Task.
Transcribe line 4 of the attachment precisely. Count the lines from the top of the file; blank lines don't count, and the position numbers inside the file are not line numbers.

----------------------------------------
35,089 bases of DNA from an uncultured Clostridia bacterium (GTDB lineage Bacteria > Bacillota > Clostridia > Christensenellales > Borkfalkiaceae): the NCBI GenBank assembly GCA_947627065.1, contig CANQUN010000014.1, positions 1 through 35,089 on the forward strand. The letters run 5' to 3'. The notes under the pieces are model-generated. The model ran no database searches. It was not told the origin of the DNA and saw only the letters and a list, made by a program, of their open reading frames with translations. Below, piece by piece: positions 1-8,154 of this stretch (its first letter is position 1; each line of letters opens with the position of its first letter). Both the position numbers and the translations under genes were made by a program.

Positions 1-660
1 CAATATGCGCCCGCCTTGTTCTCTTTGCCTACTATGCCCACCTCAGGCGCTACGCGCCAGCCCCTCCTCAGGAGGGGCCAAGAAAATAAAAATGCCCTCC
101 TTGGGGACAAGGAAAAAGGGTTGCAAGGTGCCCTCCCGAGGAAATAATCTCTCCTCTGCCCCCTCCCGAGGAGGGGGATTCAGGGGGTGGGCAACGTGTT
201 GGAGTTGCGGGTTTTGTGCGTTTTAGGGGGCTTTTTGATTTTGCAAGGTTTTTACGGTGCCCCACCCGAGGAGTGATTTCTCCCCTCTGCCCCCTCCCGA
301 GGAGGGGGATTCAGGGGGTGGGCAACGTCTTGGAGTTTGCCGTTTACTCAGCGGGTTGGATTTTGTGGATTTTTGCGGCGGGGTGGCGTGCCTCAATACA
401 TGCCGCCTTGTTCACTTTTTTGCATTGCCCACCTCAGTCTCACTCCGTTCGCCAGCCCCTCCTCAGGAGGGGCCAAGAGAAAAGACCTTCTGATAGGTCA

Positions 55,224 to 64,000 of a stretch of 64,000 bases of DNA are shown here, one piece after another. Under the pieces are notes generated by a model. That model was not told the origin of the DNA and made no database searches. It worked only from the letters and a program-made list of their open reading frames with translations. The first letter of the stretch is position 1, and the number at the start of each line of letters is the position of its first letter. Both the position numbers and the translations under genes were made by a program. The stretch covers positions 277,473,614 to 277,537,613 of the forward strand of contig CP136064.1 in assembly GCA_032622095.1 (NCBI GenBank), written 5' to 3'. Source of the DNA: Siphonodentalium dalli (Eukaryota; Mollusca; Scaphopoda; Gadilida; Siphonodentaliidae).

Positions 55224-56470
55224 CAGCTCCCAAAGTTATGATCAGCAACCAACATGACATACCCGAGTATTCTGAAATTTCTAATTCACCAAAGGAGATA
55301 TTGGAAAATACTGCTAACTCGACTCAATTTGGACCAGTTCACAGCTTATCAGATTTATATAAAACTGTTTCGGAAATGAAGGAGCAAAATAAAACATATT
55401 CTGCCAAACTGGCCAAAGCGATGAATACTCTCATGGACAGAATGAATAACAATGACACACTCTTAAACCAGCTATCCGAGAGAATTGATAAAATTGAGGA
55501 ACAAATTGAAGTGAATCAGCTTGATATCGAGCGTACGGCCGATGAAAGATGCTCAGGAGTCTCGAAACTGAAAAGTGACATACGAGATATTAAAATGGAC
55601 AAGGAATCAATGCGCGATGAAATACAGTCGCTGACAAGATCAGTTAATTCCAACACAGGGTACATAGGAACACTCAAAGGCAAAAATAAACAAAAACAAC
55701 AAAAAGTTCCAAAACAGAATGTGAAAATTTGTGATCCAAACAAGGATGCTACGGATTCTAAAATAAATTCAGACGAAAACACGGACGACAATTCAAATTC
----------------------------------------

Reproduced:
101 TTGGGGACAAGGAAAAAGGGTTGCAAGGTGCCCTCCCGAGGAAATAATCTCTCCTCTGCCCCCTCCCGAGGAGGGGGATTCAGGGGGTGGGCAACGTGTT